Fossils and Much, Much More
During the 1890s, scientists rediscovered what the Lakota Sioux already knew - bones preserved in one of the most complete Miocene mammal sites in the world.
Yet, this place called "Agate" is a landscape that reflects many players – from early animals roaming the valleys and hills, to tribal nations calling the High Plains home, to explorers passing through or settling in the American West.
After the Age of Dinosaurs came the Age of Mammals. Agate Fossil Beds features unique animals from the Miocene age.Read More
The James H. Cook Collection
A friendship between James Cook and Red Cloud of the Oglala Lakota Sioux grew during the late 1800's. From this friendship came the Cook Collection.Read More
Two trails totaling almost five miles are available for the hiking crowd. Walk to the early excavation sites or view an unusual trace fossil.Read More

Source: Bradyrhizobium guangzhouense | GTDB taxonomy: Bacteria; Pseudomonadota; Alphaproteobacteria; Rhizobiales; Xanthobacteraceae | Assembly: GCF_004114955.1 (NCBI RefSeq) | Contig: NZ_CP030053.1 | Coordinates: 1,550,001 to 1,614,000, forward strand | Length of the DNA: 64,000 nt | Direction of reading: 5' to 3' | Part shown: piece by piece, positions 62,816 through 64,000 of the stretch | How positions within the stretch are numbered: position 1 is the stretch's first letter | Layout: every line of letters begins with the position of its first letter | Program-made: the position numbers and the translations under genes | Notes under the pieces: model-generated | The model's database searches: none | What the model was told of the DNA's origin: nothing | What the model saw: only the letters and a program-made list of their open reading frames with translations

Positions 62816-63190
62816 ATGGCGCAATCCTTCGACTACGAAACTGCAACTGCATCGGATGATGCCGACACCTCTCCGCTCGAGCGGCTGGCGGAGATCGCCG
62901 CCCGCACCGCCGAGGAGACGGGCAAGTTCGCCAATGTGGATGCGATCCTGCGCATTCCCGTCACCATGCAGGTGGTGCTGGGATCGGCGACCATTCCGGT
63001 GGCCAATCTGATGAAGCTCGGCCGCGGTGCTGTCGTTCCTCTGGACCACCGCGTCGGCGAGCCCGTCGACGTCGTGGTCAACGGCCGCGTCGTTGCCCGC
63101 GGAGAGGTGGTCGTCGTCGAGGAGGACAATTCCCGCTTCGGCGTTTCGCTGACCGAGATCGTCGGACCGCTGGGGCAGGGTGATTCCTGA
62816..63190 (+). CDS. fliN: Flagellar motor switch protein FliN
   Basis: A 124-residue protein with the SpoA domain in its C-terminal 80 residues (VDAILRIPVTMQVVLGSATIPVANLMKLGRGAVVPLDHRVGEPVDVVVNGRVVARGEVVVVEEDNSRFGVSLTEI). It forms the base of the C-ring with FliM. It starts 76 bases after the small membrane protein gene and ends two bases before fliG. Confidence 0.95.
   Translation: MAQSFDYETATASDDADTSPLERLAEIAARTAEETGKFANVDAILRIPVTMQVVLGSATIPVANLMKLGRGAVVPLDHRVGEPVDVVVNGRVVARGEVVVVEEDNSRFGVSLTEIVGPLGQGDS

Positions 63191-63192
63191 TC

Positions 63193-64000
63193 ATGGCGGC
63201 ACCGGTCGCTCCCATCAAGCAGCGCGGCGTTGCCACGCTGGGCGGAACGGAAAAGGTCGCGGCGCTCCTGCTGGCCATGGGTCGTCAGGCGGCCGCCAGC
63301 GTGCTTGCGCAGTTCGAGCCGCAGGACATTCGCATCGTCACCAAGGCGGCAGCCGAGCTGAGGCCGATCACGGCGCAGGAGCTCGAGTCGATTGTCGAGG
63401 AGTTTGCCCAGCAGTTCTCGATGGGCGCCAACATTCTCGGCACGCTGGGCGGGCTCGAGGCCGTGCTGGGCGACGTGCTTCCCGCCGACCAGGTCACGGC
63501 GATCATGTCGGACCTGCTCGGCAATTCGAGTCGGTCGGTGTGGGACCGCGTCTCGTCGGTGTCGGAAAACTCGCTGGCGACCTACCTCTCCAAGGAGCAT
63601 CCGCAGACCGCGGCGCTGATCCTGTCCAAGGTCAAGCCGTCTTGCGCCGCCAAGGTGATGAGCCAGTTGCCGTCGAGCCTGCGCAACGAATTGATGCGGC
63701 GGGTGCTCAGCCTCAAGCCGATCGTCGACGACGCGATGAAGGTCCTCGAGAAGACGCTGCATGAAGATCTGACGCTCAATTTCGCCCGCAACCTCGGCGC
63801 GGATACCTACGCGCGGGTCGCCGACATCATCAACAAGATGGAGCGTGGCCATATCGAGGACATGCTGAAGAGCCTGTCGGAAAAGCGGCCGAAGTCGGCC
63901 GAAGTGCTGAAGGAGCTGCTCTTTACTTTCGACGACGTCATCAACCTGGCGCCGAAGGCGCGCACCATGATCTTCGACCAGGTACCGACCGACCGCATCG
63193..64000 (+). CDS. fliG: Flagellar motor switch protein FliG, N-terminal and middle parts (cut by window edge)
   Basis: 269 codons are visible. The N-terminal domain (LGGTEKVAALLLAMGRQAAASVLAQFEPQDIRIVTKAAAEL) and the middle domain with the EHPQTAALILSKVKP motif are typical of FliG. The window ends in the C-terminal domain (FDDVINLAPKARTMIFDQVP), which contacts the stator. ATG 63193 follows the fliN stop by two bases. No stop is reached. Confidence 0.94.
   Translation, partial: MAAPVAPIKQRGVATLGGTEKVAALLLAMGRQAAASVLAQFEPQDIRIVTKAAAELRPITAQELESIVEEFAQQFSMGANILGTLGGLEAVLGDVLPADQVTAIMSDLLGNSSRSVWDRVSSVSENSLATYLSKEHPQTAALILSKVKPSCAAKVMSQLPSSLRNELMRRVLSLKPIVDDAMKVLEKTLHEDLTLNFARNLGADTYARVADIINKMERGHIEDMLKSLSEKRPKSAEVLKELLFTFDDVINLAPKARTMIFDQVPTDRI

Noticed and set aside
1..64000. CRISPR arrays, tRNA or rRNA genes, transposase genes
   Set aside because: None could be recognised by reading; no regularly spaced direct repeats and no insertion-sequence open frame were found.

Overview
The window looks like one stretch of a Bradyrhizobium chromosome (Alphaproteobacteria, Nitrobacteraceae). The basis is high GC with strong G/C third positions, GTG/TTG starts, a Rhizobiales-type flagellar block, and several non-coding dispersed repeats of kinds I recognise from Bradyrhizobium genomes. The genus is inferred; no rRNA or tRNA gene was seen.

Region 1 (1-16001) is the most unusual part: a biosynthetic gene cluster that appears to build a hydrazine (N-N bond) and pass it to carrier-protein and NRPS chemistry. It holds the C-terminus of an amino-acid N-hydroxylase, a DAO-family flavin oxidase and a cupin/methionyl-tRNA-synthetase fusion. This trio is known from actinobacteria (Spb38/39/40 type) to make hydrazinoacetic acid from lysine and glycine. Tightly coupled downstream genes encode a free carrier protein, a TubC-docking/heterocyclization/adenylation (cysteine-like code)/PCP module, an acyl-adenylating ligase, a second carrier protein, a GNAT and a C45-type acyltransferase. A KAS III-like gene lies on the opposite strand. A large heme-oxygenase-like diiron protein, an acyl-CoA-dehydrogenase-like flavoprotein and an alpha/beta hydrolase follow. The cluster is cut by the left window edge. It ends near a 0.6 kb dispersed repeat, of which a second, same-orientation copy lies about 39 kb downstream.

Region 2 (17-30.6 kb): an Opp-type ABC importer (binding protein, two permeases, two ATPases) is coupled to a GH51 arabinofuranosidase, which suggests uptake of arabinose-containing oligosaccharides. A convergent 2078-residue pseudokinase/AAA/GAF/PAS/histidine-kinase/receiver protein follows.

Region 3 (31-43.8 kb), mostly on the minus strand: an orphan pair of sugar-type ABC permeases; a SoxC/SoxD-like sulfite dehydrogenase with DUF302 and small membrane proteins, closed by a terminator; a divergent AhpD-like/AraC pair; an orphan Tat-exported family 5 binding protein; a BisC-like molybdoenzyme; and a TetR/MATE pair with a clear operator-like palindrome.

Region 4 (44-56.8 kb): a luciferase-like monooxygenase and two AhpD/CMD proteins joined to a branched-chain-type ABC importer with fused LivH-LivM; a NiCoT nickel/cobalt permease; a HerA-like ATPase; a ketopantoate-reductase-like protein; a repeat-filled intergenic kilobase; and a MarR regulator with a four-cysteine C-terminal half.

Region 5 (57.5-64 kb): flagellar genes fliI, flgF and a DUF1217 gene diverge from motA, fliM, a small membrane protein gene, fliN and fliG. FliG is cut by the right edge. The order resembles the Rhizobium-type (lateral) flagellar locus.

Agate Fossil Beds Facebook
Join us on Facebook for current day-to-day happenings.Read More
The Fossil Freeway
Come travel the "Fossil Freeway" and get acquainted with the deep history of North America's High Plains!Read More
A Sea of Mixed Grass Prairie
Agate Fossil Beds National Monument is composed of almost 3000 acres of mixed grass prairie. Over 300 species of native plants are found here.Read More
Ranching in Sioux County
Agate Fossil Beds National Monument is in the middle of ranch country. Driving to the monument gives one a sense of living with the land.Read More
Did You Know?
A very small camel, the Stenomylus camel, was found near the Agate Fossil Hills. This camel was about two feet tall at maturity. Although the quarry is not accessible, displays about this fragile-looking animal are available in the visitor center. More...